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Erica Stanley-Dottin is Making the List

Words by Emilia Benton
Photos by Emily Maye

Erica Stanley-Dottin only ran her first marathon at the age of 35. Her goal back then, at the 2008 New York City Marathon was to break four hours. Fourteen years later and multiple marathons more experienced, the former Georgetown University sprinter and now Tracksmith's New York City community manager has her sights set on an altogether loftier goal: to join the ranks of only 24 Black American women who have broken three hours in the marathon since 1973.

Finding her community

After running her first BQ at the 2018 New Jersey Marathon, Stanley-Dottin, now 48, decided to get more serious about working on her speed and joined Black Roses NYC, a competitive group coached by founder Knox Robinson. Not long after her arrival, conversations with Robinson familiarized Stanley-Dottin with “the List,” which is updated and maintained by historian Gary Corbitt, son of New York Road Runners founding president Ted Corbitt. However, it wasn’t until she ran the 2019 Philadelphia Marathon in 3:15 that Stanley-Dottin began to believe a sub-three-hour marathon was in her wheelhouse, which she credits largely in part to the community Black Roses has provided her. 

“That was the first time I felt like I was actually racing a marathon, that I could get faster and the goal was within reach,” she says. “Coming in as a 3:44 marathoner, I couldn’t even comprehend running a three-hour marathon and it just wasn’t on my radar. Having the group to run and train with has stepped up my running 100 times over.” 

As was the case for many people, the pandemic brought on additional stress for Stanley-Dottin and increasing her mileage in 2020 and 2021 served as a key coping mechanism. 

“All that added mileage actually started helping my running in other ways and I was kind of surprised by that,” she says. “[That time period] was kind of about rediscovery and my own practice.”

Stanley-Dottin went on to run the 2021 London Marathon and the 2022 Boston Marathon in 3:07 and 3:01, respectively, after aiming to break three hours at each one. While each race brought some disappointment related to missing her goal, she still found reason to celebrate running a five-plus-minute PR on Boston’s challenging course.

“You literally never know what’s going to happen on race day and I’ve learned that every race is so different and nothing is promised to you,” she says. “I’m not injured, so I know it’s in there and I just have to get back out there.”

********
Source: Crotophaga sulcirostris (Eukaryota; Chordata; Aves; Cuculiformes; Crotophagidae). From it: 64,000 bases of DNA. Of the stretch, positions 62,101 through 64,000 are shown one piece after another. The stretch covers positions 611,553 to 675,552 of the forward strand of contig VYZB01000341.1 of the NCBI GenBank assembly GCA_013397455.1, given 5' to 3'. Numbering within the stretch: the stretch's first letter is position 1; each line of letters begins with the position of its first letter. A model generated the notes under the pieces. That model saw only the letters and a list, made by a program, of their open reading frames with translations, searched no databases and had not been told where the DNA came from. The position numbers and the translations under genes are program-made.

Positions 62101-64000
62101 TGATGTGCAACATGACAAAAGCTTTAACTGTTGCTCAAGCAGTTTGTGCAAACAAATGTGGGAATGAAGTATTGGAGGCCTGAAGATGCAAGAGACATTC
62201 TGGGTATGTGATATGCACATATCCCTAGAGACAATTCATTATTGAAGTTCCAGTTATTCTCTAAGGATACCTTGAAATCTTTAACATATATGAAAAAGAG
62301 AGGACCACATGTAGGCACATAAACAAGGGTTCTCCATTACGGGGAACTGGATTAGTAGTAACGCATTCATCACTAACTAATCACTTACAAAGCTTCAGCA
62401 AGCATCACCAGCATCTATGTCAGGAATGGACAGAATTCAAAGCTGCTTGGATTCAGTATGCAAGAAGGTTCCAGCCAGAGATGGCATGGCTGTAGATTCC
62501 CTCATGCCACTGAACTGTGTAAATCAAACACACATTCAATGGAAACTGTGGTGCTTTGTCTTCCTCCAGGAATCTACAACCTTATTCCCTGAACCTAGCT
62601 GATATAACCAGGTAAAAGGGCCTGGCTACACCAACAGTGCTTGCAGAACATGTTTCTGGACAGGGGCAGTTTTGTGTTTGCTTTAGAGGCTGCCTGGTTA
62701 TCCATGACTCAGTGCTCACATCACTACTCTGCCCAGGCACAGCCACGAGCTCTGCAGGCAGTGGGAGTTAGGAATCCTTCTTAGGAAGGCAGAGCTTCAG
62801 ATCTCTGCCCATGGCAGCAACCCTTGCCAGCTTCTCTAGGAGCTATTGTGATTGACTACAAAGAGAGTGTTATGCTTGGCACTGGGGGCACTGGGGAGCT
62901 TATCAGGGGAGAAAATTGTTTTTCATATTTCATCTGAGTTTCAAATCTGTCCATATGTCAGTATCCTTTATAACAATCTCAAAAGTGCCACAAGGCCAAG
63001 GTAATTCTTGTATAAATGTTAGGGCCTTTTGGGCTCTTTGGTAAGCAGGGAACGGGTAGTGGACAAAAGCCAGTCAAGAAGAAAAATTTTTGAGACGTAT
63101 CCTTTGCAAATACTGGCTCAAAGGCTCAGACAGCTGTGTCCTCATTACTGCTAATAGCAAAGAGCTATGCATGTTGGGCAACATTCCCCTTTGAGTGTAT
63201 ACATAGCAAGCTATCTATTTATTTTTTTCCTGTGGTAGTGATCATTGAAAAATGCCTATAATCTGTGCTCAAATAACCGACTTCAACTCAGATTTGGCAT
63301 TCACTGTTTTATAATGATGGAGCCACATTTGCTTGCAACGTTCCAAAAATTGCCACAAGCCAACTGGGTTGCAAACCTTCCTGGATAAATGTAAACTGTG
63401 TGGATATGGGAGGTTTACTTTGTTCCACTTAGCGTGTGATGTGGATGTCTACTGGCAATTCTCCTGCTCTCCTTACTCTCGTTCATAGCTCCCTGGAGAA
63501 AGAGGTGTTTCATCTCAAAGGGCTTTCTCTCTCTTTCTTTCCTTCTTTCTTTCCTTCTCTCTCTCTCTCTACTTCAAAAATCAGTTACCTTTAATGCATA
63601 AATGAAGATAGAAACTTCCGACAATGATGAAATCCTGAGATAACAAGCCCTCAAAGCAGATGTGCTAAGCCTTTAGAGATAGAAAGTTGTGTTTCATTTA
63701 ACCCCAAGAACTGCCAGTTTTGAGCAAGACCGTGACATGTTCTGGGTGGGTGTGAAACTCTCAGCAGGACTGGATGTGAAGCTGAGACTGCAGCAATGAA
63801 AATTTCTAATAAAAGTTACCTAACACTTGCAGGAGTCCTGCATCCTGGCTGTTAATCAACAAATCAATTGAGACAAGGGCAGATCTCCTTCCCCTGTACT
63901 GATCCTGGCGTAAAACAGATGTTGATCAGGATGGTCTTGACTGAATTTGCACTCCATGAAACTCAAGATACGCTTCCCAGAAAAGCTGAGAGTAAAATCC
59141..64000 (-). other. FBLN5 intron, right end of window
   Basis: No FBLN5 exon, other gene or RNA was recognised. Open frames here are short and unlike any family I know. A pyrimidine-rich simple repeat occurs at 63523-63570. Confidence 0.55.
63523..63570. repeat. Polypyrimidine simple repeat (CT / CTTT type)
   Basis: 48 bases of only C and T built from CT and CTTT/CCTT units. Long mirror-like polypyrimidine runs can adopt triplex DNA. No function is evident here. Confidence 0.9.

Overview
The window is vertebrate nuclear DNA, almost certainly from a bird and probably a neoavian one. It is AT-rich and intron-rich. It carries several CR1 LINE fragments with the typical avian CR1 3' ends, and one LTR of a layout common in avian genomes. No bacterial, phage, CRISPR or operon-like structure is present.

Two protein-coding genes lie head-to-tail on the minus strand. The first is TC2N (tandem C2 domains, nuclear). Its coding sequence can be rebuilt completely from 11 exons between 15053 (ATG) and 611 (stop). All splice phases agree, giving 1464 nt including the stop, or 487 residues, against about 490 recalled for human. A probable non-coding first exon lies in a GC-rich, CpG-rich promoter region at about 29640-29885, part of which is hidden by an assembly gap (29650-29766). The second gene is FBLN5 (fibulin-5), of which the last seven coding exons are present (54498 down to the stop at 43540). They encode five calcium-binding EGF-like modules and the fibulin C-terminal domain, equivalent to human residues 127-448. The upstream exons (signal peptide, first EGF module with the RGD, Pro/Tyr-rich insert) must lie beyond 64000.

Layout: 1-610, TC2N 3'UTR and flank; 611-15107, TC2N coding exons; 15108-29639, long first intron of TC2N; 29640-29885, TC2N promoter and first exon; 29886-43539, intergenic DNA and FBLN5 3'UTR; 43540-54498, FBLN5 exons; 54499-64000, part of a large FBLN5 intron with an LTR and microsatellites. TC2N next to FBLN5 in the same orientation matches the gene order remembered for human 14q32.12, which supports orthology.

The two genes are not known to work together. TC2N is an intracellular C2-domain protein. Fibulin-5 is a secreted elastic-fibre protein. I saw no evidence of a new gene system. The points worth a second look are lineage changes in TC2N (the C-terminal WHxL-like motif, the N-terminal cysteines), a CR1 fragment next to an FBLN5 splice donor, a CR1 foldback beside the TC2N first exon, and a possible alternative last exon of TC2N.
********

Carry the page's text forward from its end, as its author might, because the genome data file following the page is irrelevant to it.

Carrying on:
More than a milestone

While Stanley-Dottin doesn’t want the sub-three to be the be-all-and-end-all of her running story, potentially adding her name to Corbitt’s list adds fuel to her fire. 

“Two of the women I train with [in Black Roses] have already broken three and the other two of us Black women who are thinking about it haven’t done it yet, but the collective part of the group, our training and story together, is not just about making the List,” she says. “It’s also about the journey and self-discovery, and how four of us Black American women are training at this level with a Black coach. In terms of representation of our community, I feel like it’s just as important to not only be out there, but to also be able to perform.”

While having a big goal like breaking three has naturally kept her motivated, Stanley-Dottin also hopes this kind of representation and community work helps to bring more women of color to the sport. 

“I hope people can see me and feel like it’s accessible, that they can come out, train and get faster, too, if that’s what they want,” she says. “I joined Roses because I saw my teammates out there and was inspired by them. I think it’s really important for women of color to see ourselves and see other people doing it.”

Faster as a master

As a master’s runner, a mother of two and the oldest member of her training group, Stanley-Dottin embraces the fact that her running journey looks different from many others’.

“One of the most rewarding and satisfying things about running as a master is being able to push and move my body at this high level,” she says. “Being my age and having kids, the physical part of it keeps me alive and gives me energy, even though marathon training is exhausting.”

That drive and energy is what’s given her the confidence to keep going after more, which she plans to do at the Berlin and New York City Marathons this fall.

"I know what I could have run in Boston had the day been mine, and I still don’t feel like I’ve had the race,” Stanley-Dottin says. “So it’s not even about breaking three at this point, because in my mind, I’ve already broken three twice, in London and in Boston. Now I just want to see how many more marathons I have in me and how fast I can actually run. Now that I’ve felt what it’s like to have that in my body, I want to see how far I can push it.”